Jonas Jerebko entered the NBA in 2009, straight from Sweden to the Detroit Pistons, where he toiled under five head coaches in five seasons. He listened to them to varying degrees, but mostly found himself applying lessons taught by teammates.
There may not have been a better bunch from which to learn. Ben Wallace, Rip Hamiliton and Tayshaun Prince formed the core of a group that had made six consecutive trips to the Eastern Conference Finals and won a championship in 2004.
"I had Rip, Tay, Ben ... some really good vets that showed me the ropes," Jerebko said this week on the NBC Sports Bay Area Warriors Insider Podcast. "These are guys I was looking up to when I was 15 and watching The Finals. I really wanted to just pick up on what they were doing."
From them, Jerebko learned one thing above all else.
"There's no secret recipe: It's hard work," he said.
Jerebko started 73 games as a rookie, leading the Pistons in that category. He averaged 9.3 points and 6.0 rebounds per game. He also began establishing a reputation as a hungry, full-effort utility player that followed him to Detroit, Boston and Utah.
"He's a versatile guy," Jae Crowder said of Jerebko in January 2017, when they were Celtics teammates. "He does a good job of bringing that energy, of doing what we need him to do."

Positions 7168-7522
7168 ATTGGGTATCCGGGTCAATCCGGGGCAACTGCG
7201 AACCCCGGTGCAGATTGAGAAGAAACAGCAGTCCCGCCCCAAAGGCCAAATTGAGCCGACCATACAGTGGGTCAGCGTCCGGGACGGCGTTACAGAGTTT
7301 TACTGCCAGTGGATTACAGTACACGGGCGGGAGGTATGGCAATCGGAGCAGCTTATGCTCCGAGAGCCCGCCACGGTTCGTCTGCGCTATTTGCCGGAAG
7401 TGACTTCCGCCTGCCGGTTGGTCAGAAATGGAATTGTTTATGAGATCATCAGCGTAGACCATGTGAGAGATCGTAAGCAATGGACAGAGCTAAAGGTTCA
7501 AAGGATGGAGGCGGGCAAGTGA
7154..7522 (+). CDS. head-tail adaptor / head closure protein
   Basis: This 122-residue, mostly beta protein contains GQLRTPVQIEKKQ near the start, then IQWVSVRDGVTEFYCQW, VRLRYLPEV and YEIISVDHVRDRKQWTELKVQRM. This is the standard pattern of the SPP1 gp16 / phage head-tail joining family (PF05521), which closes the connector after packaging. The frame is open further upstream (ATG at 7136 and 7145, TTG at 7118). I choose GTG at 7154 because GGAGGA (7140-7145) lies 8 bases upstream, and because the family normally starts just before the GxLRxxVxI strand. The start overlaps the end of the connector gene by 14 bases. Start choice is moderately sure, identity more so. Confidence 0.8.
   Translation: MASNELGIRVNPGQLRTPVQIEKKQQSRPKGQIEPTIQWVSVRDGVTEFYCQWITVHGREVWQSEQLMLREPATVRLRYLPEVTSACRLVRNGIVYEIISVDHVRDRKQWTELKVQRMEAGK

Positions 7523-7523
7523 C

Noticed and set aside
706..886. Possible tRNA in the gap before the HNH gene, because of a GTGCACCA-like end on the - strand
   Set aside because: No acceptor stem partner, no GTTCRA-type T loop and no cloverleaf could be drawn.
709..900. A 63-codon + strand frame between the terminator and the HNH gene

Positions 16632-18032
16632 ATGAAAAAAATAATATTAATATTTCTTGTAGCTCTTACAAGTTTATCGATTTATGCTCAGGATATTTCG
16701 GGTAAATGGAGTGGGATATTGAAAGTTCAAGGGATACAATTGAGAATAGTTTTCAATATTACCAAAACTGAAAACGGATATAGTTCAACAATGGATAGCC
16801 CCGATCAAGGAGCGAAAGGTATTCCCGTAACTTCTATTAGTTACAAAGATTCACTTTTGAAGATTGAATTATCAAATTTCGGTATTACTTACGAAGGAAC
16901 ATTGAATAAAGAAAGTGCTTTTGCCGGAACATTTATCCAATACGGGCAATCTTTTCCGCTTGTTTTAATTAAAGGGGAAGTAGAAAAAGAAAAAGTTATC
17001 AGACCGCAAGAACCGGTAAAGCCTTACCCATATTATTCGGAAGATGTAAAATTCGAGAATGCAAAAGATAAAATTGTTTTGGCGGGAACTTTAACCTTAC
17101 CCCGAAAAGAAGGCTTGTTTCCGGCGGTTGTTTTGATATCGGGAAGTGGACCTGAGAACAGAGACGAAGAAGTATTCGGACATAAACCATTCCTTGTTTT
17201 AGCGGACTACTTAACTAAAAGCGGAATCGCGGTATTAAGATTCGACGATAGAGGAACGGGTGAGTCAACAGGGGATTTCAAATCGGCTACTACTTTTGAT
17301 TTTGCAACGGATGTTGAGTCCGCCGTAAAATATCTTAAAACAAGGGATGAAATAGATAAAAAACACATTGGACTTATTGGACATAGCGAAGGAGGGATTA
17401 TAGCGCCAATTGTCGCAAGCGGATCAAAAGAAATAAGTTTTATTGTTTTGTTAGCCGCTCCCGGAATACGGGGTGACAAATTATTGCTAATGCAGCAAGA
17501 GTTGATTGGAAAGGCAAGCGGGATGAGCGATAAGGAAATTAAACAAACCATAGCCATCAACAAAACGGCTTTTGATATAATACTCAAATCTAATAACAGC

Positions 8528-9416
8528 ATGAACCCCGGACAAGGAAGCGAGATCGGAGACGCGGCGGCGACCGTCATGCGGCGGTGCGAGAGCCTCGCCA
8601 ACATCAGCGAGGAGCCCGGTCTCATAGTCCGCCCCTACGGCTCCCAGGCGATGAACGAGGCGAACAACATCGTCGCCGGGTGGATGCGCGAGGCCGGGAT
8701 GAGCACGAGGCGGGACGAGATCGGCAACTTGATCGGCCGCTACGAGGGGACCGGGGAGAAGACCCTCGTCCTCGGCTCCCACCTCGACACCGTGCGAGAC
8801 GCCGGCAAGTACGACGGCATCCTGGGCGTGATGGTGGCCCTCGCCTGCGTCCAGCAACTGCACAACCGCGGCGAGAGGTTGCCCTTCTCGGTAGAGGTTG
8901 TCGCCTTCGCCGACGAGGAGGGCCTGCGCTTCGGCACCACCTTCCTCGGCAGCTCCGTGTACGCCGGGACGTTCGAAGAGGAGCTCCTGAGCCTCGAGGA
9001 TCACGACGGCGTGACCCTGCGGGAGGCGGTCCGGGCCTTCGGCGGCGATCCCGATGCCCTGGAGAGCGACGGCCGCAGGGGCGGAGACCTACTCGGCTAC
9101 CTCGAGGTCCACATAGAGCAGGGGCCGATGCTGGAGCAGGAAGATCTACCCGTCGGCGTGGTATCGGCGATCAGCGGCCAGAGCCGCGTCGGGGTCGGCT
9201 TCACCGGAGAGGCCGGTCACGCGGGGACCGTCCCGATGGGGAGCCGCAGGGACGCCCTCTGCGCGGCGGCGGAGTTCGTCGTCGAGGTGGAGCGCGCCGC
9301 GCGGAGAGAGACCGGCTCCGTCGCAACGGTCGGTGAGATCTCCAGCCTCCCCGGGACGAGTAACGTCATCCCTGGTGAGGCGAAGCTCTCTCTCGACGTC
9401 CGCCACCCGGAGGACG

That versatility and energy, along with accurate 3-point shooting, is why the Warriors signed Jerebko to a one-year contract last month.
The hunger is what keeps sending Jerebko to a Michigan gym this summer.
"I've always hated losing," he said. "It's always been that way. I don't care if it's cards or whatever game it might be. I've always hated losing. I want to be on the other side. I want to be on the winning team. That's always stayed with me."
Put another way, Jerebko entered the NBA as eager pup and was lucky enough to land in a place with like-minded, accomplished veterans.
"I had Ben Wallace as my vet. He was the first one in the gym and the last one to leave," Jerebko said. "So I just started picking up the things he did and what he was telling me about, like how to be a professional."
And now Jerebko, 31, is a nine-year vet joining another team of pros.
"I'm just looking forward to getting in there and mixing it up with the guys," he said. "I'm a team-first guy and I move the ball and if I'm open, I'm going to knock down the shot. It's going to be fun."